London, Jan 11 (IANS) The chilling possibility of a rogue nation using climate change to carry out disastrous geoengineering to modify or minimise its impact could not be ruled out, warn experts.
A country -- or even a single wealthy individual -- threatened by rising sea levels could use resources to tamper with nature in a bid to cool the planet, with highly unpredictable outcomes, warn experts accoring to a report in Daily Mail.
The nightmare possibility is one possible 'X Factor' considered in a report on global risks by the World Economic Forum (WEF).
"The global climate could, in effect, be hijacked by a rogue country or even a wealthy individual, with unpredictable costs to agriculture, infrastructure and global stability," the report warns.
Scientists worried about climate change are exploring ways in which they could artificially manipulate the Earth's climate in an attempt to mitigate some of its worst effects, the Daily Mail reports.
Many different processes have been mooted for such geoengineering, but the most common suggestion is for 'solar radiation management' in which particles of sulphur could be injected into the stratosphere to block solar energy.
Recent studies have suggested that a small fleet of aircraft could inject a million tonnes of sulphur compounds into the stratosphere -- enough to offset half the global warming recorded to date -- for just $1-2 billion a year.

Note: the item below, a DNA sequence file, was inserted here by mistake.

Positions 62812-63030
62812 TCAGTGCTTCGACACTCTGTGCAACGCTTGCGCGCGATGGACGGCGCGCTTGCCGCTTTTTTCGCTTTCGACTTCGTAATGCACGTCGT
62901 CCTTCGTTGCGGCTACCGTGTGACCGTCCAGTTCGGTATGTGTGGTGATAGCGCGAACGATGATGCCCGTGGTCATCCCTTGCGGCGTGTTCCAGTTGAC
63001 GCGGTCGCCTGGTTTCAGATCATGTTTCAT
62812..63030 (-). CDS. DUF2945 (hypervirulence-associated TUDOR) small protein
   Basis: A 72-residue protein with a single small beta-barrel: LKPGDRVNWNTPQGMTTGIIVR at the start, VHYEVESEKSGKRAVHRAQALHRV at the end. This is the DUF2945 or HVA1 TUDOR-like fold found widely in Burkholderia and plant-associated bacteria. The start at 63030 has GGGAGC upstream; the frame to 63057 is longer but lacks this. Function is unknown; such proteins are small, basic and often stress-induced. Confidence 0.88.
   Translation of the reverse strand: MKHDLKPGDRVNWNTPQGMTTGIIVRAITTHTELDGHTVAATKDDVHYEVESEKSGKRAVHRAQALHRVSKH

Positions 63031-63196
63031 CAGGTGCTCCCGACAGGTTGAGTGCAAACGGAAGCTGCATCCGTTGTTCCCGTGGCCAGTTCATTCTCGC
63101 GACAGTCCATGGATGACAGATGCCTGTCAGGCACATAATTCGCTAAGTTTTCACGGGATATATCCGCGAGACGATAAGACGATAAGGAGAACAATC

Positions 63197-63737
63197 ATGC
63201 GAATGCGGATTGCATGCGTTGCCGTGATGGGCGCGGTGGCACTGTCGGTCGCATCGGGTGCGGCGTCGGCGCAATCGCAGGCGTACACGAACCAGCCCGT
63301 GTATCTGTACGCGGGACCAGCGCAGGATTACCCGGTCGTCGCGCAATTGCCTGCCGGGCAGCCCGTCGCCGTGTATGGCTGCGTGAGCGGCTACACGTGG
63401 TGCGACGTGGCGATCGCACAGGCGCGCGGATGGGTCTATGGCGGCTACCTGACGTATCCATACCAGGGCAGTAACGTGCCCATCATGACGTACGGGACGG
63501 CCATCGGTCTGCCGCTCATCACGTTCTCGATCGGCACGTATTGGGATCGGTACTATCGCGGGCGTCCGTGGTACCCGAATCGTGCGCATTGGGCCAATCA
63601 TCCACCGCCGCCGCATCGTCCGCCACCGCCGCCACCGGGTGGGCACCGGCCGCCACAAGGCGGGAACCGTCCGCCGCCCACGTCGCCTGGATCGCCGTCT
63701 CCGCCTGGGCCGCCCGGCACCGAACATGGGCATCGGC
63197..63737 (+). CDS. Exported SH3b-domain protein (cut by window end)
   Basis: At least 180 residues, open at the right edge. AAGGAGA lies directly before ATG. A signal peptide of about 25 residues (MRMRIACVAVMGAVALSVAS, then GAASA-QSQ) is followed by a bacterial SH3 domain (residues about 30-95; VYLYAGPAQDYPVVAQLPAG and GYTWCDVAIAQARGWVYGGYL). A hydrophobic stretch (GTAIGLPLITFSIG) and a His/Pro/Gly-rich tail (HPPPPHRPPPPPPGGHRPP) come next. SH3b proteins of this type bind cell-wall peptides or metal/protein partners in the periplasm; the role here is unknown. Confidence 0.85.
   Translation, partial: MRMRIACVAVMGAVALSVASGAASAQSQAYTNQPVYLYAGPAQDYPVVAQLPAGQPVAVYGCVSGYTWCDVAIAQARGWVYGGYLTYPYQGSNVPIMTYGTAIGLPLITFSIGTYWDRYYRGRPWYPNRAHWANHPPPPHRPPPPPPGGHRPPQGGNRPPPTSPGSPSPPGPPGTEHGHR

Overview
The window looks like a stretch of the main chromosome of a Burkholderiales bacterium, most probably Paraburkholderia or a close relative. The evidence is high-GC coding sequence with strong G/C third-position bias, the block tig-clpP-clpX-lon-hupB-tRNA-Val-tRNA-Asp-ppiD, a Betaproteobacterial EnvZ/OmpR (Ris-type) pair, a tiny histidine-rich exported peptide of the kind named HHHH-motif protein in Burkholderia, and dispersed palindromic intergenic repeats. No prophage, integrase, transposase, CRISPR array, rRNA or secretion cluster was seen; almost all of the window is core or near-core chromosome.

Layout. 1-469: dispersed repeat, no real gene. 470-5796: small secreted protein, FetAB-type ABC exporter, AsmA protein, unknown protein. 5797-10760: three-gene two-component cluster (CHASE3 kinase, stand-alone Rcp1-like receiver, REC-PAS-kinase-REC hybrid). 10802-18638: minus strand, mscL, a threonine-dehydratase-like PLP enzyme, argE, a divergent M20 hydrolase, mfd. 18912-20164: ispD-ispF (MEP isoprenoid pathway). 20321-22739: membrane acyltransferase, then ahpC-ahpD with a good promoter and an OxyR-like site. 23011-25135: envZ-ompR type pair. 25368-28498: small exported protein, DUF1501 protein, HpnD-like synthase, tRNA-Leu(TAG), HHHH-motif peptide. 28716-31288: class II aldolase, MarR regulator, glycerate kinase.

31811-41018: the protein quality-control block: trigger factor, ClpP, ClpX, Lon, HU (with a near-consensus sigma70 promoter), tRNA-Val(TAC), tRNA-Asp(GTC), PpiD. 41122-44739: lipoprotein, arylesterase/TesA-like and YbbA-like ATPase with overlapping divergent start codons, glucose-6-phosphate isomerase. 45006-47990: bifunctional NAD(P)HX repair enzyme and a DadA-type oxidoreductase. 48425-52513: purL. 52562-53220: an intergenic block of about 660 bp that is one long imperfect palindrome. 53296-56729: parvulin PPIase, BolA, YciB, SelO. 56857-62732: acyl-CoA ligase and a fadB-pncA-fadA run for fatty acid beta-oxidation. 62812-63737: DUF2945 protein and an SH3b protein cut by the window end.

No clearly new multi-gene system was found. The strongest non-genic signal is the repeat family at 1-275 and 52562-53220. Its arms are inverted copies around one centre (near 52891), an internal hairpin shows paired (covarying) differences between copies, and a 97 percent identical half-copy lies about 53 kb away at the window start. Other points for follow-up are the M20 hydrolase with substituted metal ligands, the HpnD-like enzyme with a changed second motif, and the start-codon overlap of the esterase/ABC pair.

"The problem is that incoming solar radiation drives the entire climate system, so reducing sunlight would fundamentally alter the way energy and water moves around the planet," said the report, brought out in collaboration with the scientific journal, Nature.
"In theory, the technology would be tantamount to a planetary thermostat, giving humans direct control over global temperature. The direct impact of dimming the sun would be felt within weeks to months," added the WEF report.
But the potential side effects of such large-scale interference with our planet's climate systems are unknown -- and could be disastrous.
The warning came in a special section of the WEF's Global Risks report published on Tuesday which focuses on 'X Factors' -- emerging concerns of possible future importance and with unknown consequences.